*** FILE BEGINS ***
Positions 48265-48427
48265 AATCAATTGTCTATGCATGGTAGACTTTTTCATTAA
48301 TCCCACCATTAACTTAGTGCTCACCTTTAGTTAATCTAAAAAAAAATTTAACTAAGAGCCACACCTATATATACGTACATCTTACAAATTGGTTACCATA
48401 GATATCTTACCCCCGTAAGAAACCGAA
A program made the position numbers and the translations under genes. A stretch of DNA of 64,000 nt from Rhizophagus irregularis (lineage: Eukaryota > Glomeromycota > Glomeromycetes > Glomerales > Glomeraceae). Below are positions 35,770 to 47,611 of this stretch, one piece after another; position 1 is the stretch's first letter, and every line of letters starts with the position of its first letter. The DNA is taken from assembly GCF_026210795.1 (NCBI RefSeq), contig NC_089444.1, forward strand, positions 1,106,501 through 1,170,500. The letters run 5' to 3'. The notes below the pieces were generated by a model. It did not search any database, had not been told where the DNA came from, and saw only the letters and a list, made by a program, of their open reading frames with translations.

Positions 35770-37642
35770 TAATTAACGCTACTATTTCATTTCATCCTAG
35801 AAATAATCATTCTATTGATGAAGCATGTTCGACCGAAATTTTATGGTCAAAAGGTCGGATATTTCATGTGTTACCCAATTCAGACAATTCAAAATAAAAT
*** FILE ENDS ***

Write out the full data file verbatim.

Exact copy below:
Positions 48265-48427
48265 AATCAATTGTCTATGCATGGTAGACTTTTTCATTAA
48301 TCCCACCATTAACTTAGTGCTCACCTTTAGTTAATCTAAAAAAAAATTTAACTAAGAGCCACACCTATATATACGTACATCTTACAAATTGGTTACCATA
48401 GATATCTTACCCCCGTAAGAAACCGAA
A program made the position numbers and the translations under genes. A stretch of DNA of 64,000 nt from Rhizophagus irregularis (lineage: Eukaryota > Glomeromycota > Glomeromycetes > Glomerales > Glomeraceae). Below are positions 35,770 to 47,611 of this stretch, one piece after another; position 1 is the stretch's first letter, and every line of letters starts with the position of its first letter. The DNA is taken from assembly GCF_026210795.1 (NCBI RefSeq), contig NC_089444.1, forward strand, positions 1,106,501 through 1,170,500. The letters run 5' to 3'. The notes below the pieces were generated by a model. It did not search any database, had not been told where the DNA came from, and saw only the letters and a list, made by a program, of their open reading frames with translations.

Positions 35770-37642
35770 TAATTAACGCTACTATTTCATTTCATCCTAG
35801 AAATAATCATTCTATTGATGAAGCATGTTCGACCGAAATTTTATGGTCAAAAGGTCGGATATTTCATGTGTTACCCAATTCAGACAATTCAAAATAAAAT